May 5, 2022 • Life for Leaders
Scripture Reading: Psalm 91:1-6, 11-12 (NRSV)
You who live in the shelter of the Most High,
who abide in the shadow of the Almighty,
will say to the LORD, “My refuge and my fortress;
my God, in whom I trust.”
For he will deliver you from the snare of the fowler
and from the deadly pestilence;
he will cover you with his pinions,
and under his wings you will find refuge;
his faithfulness is a shield and buckler.
You will not fear the terror of the night,
or the arrow that flies by day,
or the pestilence that stalks in darkness,
or the destruction that wastes at noonday. . . . .
For he will command his angels concerning you
to guard you in all your ways.
On their hands they will bear you up,
so that you will not dash your foot against a stone.
God is your refuge and fortress. God will protect you and deliver you.
The Psalms are filled with honest confessions of the pain and suffering of this life. Many times the psalm writers cry out to God in desperation, wondering if God has abandoned them forever.
Other psalms, however, affirm the goodness, presence, and care of God. Psalm 23 is a beloved example, of course, with its affirmation of God as our shepherd. Psalm 91 also celebrates God as a refuge for us, a place of safety, protection, and liberation.
As people who embrace all of Scripture as God’s Word, we hear God’s voice in all of the psalms. Thus, we live in the tension between the agonies of this life and the reality of God’s gracious presence and care. We know that, in the end, God’s goodness will prevail. God will grant us salvation beyond anything we can imagine. We celebrate this truth, even as we live in a world that can seem so confusing and sad.
Sometimes we go through things at work that are traumatic. We can be filled with fear. We worry about what’s going to happen to us and our families. In these times, Psalm 91 brings reassurance. It reminds us of God’s amazing grace. No matter how bleak things might seem, God is with us. God is good.
Gracious God, how good it is to live in your shelter, to be covered by your shadow. How reassuring to know that you are our refuge and fortress.
Thank you, dear Lord for covering me with you your pinions. Thank you for sheltering me under your wings, as a mother bird shelters her chicks.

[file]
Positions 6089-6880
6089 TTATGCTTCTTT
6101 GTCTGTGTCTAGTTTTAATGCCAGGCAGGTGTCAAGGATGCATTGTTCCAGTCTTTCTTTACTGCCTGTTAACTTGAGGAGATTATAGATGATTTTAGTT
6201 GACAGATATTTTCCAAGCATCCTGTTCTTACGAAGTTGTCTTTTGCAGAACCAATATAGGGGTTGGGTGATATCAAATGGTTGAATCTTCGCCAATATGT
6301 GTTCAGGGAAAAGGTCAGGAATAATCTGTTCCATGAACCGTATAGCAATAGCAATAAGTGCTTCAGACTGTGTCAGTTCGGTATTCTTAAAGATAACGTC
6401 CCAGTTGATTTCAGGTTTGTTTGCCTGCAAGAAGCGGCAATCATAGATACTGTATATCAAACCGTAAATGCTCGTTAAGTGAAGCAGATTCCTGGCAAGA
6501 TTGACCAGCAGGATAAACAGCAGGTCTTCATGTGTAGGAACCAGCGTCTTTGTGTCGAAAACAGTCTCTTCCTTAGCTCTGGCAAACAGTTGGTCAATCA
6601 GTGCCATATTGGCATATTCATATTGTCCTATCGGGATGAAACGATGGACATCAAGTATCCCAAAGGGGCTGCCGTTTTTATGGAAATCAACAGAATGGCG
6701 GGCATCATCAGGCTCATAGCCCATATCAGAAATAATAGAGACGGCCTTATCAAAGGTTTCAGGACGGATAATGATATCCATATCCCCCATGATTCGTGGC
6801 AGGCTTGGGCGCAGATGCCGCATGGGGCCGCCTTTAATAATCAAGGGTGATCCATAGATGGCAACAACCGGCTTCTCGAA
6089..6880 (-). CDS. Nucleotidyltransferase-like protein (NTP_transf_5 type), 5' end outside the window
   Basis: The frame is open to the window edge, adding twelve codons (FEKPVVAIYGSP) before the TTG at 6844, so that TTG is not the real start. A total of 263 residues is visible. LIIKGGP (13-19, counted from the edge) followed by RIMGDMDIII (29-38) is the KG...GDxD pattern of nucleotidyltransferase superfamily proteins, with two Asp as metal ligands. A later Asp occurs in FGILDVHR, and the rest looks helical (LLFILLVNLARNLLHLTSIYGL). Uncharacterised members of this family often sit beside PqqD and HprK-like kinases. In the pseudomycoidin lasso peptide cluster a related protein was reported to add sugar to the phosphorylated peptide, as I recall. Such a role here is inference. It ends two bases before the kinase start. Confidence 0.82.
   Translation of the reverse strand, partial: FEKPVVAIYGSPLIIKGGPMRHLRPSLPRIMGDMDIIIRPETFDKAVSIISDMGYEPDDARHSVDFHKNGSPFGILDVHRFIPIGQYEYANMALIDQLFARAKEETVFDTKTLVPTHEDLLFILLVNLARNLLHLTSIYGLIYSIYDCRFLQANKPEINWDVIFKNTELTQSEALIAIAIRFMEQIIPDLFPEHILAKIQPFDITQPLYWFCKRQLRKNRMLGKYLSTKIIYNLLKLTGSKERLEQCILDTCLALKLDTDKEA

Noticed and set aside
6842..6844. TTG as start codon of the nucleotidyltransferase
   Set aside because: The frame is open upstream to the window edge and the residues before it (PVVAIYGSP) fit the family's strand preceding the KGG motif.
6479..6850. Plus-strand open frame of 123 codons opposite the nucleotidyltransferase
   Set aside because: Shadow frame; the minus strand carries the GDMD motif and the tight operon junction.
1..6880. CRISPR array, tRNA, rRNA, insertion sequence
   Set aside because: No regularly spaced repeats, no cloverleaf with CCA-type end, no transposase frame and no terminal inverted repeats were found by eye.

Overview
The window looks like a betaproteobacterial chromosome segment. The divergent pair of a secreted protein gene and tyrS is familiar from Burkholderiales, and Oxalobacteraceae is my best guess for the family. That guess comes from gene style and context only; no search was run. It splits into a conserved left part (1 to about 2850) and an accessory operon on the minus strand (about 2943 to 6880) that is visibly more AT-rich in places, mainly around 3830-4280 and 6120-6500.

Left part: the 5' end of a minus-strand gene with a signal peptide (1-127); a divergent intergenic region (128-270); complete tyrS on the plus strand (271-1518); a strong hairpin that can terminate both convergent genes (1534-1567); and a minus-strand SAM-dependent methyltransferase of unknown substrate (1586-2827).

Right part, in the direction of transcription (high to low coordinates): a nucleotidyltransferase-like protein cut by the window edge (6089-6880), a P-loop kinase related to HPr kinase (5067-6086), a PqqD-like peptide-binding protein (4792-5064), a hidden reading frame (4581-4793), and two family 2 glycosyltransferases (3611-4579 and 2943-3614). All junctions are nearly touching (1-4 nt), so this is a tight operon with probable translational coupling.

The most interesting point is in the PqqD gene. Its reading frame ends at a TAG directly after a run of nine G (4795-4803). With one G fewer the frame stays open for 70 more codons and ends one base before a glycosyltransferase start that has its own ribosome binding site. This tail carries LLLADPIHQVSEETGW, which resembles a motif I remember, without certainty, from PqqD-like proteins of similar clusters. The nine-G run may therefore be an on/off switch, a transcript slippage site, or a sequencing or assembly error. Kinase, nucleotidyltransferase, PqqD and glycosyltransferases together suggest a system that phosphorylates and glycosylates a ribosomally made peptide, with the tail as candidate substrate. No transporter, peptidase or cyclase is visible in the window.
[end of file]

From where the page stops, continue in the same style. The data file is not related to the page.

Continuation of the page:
Thank you, O God, for sending angels to raise me up, to keep me from destruction. Thank you for helping me to know that no matter what happens in this life, I belong to you forever. You have saved me through Jesus Christ, and one day I will know the fulness of your salvation.
In the meanwhile, Lord, when things are hard, when I face struggles at work, when I feel discouraged and run down, may I find refuge in you. Keep me safe. Shelter me in your love. Amen.
Ponder Throughout the Day
God, your refuge and fortress, is worthy of your trust.
For Further Reflection
You may wish to read all of Psalm 91.
The themes of this psalm have been wonderfully put to music by Michael Jonas in his song, “On Eagles’ Wings.” You can find a delightful choral version here. And for something different, listen to Michael Crawford’s rendition of “On Eagles’ Wings.” Michael Crawford is most famous for his classic portrayal of the Phantom in The Phantom of the Opera musical.
Find all Life for Leaders devotions here. Explore what the Bible has to say about work at the unique website of our partners, the High Calling archive, hosted by the Theology of Work Project. Reflection on today’s Life for Leaders theme can be found here: Hiding in God
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Dr. Mark D. Roberts is a Senior Strategist for Fuller’s Max De Pree Center for Leadership, where he focuses on the spiritual development and thriving of leaders. He is the principal writer of the daily devotional, Life for Leaders, and the founder of the De Pree Center’s Flourishing in the Third Third of Life Initiative. Previously, Mark was the Executive Director of the De Pree Center, the lead pastor of a church in Southern California, and the Senior Director of Laity Lodge in Texas. He has written eight books, dozens of articles, and over 2,500 devotions that help people discover the difference God makes in their daily life and leadership. With a Ph.D. in New Testament from Harvard, Mark teaches at Fuller Seminary, most recently in his D.Min. cohort on “Faith, Work, Economics, and Vocation.” Mark is married to Linda, a marriage and family counselor, spiritual director, and executive coach. Their two grown children are educators on the high school and college level.